Beware. Your blood type and the color of your clothes expose you to mosquito bites

Beware. Your blood type and the color of your clothes expose you to mosquito bites

Many prefer the summer of the year, because in addition to its bright sun and opportunities to swim and enjoy the beaches and pools, it is characterized by pleasant evenings, but those red, itchy masses after spending a few minutes outdoors due to mosquito bites or what some call “mosquitoes”, are disturbed by Summer lovers hang out.

And the state of inconvenience increases if one is among others who do not suffer from mosquito bites, as there are already scientific reasons why mosquitoes bite certain people and not others.

The cause of mosquito bites

Contrary to what some might think, mosquitoes do not bite humans in order to obtain food, as they feed on plant nectar, but rather bite female mosquitoes only for the purpose of receiving proteins from human blood that are needed to develop their eggs, according to what was published by CNET.

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There are many factors that affect why some people are bitten by mosquitoes more than others, including:

1- the color of the clothes
Mosquitoes are highly visual hunters, which means clothing colors can help make it easier for mosquitoes to catch human prey, as some research has shown that mosquitoes are more attracted to black and red.

2- carbon dioxide

Just as mosquitoes use sight, smell is another reliable way to find hosts for bites, and mosquitoes can smell humans through the carbon dioxide released when they breathe.

According to research published in Chemical Senses, mosquitoes use an organ called the maxillary palpation to detect carbon dioxide, and they can sense it from 164 feet away.

Because carbon dioxide is such a big attraction, people who emit more, that is, individuals who are larger and people who breathe heavily while exercising or dancing outdoors, are more attractive to mosquitoes.

3- The smell of sweat

Mosquitoes are also attracted to substances and compounds more than just carbon dioxide. Mosquitoes can attack specific people by smelling secretions on their bodies such as sweat, lactic acid, uric acid, and ammonia.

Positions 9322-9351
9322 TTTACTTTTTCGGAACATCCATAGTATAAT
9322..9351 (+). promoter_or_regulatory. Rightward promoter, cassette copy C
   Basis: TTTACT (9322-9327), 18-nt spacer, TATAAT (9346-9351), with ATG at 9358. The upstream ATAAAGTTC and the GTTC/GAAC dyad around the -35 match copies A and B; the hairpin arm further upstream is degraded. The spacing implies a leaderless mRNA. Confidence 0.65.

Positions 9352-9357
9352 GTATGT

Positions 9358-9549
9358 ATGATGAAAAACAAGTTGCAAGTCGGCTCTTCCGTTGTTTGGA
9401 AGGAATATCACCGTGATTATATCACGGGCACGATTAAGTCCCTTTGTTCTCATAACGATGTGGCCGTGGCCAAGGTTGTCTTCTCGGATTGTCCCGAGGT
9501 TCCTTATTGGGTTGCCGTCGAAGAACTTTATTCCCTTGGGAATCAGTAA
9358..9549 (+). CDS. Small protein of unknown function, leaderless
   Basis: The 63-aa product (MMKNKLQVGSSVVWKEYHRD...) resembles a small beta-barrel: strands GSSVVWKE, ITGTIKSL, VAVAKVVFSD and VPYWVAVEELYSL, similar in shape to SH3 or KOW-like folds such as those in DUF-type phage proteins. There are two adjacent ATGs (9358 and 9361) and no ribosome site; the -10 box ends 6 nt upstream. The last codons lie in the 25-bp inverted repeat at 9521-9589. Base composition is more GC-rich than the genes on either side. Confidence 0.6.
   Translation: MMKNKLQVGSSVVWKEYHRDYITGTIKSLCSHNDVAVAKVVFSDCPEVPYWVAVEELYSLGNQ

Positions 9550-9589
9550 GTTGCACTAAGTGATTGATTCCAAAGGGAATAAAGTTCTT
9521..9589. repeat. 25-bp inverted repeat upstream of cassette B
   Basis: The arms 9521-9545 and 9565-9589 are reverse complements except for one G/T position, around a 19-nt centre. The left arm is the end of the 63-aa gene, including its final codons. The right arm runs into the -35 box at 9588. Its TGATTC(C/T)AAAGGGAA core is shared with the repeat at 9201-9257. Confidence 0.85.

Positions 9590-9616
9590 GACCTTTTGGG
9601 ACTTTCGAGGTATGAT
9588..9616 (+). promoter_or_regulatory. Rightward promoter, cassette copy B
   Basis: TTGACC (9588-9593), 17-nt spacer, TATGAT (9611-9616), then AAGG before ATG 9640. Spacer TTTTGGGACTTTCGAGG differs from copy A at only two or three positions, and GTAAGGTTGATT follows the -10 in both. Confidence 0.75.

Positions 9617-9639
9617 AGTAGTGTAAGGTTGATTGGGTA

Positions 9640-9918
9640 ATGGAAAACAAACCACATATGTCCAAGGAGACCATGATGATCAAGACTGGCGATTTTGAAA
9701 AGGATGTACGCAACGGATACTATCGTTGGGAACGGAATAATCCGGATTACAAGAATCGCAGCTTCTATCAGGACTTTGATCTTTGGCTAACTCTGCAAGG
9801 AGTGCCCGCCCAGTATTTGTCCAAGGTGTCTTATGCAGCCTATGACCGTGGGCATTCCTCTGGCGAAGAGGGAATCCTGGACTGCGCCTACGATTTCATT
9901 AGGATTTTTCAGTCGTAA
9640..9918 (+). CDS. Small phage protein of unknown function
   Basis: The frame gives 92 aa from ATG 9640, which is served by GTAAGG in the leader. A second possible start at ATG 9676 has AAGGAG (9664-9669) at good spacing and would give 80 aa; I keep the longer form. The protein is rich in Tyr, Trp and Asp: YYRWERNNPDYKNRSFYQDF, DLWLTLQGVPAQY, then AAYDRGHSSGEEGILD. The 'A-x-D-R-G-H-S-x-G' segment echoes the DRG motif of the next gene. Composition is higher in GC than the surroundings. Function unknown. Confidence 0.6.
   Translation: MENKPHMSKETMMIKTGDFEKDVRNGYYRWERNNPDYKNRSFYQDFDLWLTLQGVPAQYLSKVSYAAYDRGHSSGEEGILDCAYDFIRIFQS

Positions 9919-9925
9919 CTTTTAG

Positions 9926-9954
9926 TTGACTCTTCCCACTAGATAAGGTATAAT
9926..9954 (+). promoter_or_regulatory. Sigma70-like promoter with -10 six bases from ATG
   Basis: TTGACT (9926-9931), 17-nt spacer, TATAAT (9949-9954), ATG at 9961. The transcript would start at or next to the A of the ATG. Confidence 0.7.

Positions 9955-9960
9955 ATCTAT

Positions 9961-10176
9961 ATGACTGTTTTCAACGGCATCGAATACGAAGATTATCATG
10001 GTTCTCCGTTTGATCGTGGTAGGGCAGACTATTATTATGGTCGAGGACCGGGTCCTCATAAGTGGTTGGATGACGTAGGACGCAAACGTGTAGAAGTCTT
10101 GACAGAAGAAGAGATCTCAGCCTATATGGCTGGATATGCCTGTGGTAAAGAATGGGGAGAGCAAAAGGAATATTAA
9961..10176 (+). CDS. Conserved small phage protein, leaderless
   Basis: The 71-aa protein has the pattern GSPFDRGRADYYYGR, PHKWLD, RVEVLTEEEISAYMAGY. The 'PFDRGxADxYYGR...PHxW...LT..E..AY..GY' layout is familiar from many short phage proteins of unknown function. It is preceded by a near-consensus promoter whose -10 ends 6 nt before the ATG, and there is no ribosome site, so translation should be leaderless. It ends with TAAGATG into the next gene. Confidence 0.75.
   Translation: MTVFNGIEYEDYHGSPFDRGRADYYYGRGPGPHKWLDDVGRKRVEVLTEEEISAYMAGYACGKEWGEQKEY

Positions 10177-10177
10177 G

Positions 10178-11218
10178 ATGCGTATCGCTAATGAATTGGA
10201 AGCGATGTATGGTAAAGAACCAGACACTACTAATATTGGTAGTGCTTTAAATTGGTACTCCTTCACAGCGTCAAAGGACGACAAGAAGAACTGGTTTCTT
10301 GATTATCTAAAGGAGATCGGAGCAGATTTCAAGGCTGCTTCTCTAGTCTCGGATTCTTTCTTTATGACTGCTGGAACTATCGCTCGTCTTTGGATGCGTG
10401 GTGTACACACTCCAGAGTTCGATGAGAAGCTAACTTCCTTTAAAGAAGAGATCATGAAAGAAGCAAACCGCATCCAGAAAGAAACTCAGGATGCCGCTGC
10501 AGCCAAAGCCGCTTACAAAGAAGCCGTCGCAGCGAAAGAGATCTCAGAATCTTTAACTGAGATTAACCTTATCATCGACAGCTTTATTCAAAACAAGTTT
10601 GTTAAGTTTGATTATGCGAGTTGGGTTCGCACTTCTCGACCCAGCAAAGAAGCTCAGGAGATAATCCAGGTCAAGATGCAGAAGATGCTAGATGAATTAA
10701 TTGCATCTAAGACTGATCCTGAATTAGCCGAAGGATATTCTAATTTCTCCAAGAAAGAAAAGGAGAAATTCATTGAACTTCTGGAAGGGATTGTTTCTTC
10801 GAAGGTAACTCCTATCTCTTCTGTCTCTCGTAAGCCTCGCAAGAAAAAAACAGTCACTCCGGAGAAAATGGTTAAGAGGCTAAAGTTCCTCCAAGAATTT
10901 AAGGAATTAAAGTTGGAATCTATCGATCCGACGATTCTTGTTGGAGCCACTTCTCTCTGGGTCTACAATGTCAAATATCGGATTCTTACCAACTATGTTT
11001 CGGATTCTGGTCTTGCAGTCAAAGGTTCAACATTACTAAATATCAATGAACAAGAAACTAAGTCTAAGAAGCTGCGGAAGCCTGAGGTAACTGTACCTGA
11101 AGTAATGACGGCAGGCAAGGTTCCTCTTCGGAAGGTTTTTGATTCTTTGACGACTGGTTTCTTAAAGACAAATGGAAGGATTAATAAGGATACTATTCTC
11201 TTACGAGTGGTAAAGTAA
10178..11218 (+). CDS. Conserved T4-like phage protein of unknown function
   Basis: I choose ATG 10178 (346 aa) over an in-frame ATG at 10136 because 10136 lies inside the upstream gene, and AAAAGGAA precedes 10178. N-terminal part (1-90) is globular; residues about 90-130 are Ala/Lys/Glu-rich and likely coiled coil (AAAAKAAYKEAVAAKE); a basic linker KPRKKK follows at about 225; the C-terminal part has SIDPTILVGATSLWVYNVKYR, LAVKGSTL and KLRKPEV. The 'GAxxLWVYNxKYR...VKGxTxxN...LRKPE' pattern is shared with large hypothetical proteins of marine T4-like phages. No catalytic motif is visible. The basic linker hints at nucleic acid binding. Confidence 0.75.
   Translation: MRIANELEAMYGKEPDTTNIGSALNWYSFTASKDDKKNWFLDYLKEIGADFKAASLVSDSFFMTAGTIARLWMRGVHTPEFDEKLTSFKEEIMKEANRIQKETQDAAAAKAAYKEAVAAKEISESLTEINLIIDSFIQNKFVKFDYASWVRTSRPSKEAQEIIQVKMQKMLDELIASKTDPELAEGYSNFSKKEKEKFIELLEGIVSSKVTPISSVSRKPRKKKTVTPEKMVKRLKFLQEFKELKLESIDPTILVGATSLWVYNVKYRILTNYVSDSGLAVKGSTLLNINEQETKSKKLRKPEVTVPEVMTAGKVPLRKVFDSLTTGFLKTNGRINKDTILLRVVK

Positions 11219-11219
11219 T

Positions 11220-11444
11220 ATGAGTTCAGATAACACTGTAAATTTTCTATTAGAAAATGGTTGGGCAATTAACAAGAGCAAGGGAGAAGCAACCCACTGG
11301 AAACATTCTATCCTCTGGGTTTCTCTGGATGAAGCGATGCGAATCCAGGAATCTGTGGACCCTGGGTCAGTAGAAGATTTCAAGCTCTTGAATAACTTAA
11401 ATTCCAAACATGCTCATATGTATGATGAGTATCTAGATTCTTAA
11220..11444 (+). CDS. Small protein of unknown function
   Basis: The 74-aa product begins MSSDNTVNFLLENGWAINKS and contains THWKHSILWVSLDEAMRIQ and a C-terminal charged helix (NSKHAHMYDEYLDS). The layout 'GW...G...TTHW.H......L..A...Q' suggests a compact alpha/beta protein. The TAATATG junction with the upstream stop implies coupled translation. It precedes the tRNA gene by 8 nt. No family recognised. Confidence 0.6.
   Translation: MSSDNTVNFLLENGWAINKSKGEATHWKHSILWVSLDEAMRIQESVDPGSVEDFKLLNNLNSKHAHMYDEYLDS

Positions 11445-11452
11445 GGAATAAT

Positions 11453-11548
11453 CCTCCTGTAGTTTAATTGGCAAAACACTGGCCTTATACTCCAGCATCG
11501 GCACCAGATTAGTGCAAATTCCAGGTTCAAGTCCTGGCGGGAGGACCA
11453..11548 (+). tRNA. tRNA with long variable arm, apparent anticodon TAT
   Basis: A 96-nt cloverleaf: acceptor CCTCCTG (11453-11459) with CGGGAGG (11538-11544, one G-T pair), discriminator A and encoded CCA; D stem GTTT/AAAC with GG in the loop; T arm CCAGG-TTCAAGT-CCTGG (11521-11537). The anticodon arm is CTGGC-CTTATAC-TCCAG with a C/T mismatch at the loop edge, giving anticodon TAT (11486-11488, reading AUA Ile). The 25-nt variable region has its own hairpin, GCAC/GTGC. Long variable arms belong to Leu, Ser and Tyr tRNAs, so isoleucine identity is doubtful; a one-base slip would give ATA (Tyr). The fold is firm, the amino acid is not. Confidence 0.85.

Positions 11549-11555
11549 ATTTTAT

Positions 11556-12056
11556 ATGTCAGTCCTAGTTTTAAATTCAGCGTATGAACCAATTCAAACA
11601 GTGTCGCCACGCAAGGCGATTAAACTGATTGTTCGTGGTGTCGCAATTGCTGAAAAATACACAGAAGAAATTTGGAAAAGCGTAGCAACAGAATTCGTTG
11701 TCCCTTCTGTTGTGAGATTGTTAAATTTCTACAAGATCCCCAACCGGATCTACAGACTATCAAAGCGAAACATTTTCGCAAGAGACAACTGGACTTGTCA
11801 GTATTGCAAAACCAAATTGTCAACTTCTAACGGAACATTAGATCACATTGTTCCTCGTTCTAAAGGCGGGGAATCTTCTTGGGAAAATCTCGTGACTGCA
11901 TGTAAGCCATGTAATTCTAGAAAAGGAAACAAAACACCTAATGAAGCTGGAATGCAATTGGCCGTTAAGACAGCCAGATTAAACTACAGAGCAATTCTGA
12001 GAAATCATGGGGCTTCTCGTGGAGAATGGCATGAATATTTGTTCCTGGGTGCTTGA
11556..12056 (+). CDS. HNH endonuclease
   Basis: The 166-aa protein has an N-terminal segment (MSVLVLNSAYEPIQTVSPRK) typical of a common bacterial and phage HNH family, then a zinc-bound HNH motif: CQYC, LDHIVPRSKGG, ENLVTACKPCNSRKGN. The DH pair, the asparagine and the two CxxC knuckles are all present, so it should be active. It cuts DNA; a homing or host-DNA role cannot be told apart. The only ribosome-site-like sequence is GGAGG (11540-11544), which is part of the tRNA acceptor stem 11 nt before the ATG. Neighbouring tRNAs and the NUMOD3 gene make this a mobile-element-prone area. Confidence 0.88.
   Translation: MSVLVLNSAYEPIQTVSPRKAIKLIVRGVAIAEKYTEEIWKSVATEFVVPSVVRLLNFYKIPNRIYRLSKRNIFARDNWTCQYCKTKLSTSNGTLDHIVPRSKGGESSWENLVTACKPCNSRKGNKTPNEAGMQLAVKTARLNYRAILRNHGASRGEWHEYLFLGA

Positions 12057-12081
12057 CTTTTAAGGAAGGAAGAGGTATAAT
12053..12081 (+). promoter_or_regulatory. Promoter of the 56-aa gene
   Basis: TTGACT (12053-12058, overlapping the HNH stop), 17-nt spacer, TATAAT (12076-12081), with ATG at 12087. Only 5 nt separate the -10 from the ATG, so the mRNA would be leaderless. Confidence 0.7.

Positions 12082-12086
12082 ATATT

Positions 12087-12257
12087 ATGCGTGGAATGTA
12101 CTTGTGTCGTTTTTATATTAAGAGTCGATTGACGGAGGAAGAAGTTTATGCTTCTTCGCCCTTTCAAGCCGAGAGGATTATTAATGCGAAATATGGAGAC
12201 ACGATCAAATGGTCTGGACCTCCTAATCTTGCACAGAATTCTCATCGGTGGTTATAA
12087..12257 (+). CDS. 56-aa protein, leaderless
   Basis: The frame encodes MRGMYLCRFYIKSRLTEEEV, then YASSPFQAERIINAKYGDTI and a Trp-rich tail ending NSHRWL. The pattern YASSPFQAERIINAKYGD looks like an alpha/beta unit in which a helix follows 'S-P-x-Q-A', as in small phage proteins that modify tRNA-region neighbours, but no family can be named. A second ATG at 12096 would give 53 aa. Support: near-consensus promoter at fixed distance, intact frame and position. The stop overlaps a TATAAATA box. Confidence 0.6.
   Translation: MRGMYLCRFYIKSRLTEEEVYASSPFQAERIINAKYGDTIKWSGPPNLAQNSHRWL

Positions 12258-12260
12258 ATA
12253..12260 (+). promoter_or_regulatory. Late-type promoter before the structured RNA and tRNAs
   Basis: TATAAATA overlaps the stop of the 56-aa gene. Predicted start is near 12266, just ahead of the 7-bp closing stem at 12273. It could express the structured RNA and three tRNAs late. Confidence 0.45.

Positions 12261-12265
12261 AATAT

Researchers are still studying why some body odors are more attractive to mosquitoes, but so far they know that genes, bacteria on the skin, and exercise all play a factor.

Genetic factors also affect the amount of uric acid released by some people, while exercise increases lactic acid buildup.

4- blood type

There is also a common belief that mosquitoes are attracted to certain types of blood, bearing in mind that mosquitoes bite humans for their blood. Blood type is determined by genetics, and each blood type is created based on different combinations of specific proteins, called antigens. On the surface of red blood cells, there are four main types A, B, AB and O.

Although there are no firm conclusions about which blood type is most attractive to mosquitoes, several studies have indicated that people with type O blood are the most appetizing to mosquitoes.

A 2019 study observed the feeding behavior of mosquitoes when presented with different blood type samples, and it was found that mosquitoes tended to feed type O blood more than any other type.

A 2004 study also found that mosquitoes land on group O secretions by 83.3%, which is much more than group A secretions, which are estimated at 46.5%.

But the results of those studies are not definitive, and there is still a lot of talk about mosquito preferences when it comes to blood type.

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From spots to bruises

Mosquito bites can range in size from just small patches to large bruises, and the size and severity of the bite is related to how each person’s immune system responds to saliva, which the mosquito enters at the bite.

When mosquitoes bite, they inject some saliva when blood is drawn, and this saliva contains some anticoagulants and proteins, which stimulate the immune system to respond to these foreign substances.

The human body responds by releasing histamine, a chemical released by white blood cells when the immune system fights an allergen, causing itching and stinging.

Prevention and treatment of mosquito bites

Some common ways to prevent mosquito bites include:
• Use insect repellents and sprays
• Using natural insecticides, such as neem oil and thyme oil
• Avoid going out at dawn or dusk
• Avoid dark-coloured clothing, especially black
• Elimination of stagnant water near homes
• Using windows or doors of light wire or curtains called “mosquito net”.

Although mosquito bites are annoying, they are often not severe and will go away within a few days. In the meantime, there are several treatments to relieve itching and inflammation:

• Cleaning with medical alcohol if the bite is recent
Use of over-the-counter antihistamines
• Applying mild corticosteroid creams
• Using aloe vera to reduce inflammation
• Use cold compresses

Although it is difficult to do this advice, you can try as much as possible not to scratch the sting site too hard to prevent any kind of skin reaction or infection.

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